but she told me my road had more branches than she could trace
and refused to tell my fortune,
the breezes that take me from direction to place
and back to wandering,
but I have noticed that for every time I leave
the strangers look more familiar with every stop;
I know the stories before I speak, know the city map
I walk with the sureness of knowing and it is always the first time
no matter that I might have walked those streets before.

Some nights when the seasons change,
when the mistral blows in from the south or
the first chill bite of frost kisses the grass in autumn,
when the birds form V’s skywriting across the distant cloud,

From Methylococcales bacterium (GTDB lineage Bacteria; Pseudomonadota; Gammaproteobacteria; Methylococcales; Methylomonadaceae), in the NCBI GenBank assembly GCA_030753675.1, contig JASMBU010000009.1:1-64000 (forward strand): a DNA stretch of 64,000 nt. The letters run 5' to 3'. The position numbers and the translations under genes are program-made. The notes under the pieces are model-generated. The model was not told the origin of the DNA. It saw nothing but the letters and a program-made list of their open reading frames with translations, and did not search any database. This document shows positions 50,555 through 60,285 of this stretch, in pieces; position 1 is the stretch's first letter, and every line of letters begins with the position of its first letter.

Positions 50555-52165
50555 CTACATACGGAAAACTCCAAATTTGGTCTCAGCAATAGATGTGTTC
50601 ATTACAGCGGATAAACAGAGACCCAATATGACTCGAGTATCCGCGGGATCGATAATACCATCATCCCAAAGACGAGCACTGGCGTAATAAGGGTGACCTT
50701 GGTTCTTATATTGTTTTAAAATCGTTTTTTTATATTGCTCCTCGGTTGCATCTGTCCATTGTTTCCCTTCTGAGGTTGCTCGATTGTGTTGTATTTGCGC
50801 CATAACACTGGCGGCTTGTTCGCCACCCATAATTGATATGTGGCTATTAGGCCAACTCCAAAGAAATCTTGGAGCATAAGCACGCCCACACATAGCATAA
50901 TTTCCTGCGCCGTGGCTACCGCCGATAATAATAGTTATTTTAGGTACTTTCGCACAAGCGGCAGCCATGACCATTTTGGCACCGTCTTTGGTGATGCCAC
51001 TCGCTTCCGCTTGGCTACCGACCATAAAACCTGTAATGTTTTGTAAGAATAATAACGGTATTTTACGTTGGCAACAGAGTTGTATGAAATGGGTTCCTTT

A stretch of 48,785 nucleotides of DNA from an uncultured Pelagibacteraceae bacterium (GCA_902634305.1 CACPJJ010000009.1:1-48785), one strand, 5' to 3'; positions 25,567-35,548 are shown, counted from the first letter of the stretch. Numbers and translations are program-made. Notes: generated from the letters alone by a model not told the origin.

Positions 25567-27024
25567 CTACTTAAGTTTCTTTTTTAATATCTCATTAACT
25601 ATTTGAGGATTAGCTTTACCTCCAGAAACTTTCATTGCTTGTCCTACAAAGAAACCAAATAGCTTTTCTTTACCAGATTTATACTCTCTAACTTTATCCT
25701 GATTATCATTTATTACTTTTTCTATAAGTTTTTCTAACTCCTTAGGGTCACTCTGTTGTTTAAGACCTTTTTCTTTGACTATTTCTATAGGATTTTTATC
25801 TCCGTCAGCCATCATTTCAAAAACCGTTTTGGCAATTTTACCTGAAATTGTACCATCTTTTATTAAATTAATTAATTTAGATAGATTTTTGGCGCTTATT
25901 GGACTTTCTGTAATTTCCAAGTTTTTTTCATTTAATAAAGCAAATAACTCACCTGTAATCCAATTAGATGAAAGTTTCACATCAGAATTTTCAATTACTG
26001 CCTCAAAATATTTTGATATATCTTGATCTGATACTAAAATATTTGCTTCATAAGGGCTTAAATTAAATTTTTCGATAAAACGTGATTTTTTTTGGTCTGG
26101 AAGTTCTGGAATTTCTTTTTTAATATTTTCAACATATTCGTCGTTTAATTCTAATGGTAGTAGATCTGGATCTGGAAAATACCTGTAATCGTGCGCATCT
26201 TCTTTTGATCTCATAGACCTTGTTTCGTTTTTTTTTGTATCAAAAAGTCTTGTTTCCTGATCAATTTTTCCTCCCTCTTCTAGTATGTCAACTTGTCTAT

some nights I dream of a river, that I am carried
over silt and stone, and I wake sure that I have been eroded
worn down to smooth edges, that there will be nothing left of me but sea glass,
that I will be carried, never stopping, never settling
that what roots I put down will be torn up
at the first grasp of the west wind, forced to skitter
and tumble across the earth rootless as a shadow
that there will be no evidence left of my passage,
no memory of me, the constant stranger
no more permanent than dandelion seed,
and wake, trembling, feeling the tide drawing me under,
under, ever moving ever tugging
backpack lying innocently by the wall,
I could step out of that door and book passage to India
I could hitchhike to Morocco
take the long rattling train line to the far shores of Baikal
I’ve an ear for language, I can learn it on the way
grab your boots, one t-shirt
the battered old jacket that has
been with me longer than some friendships, it’ll do,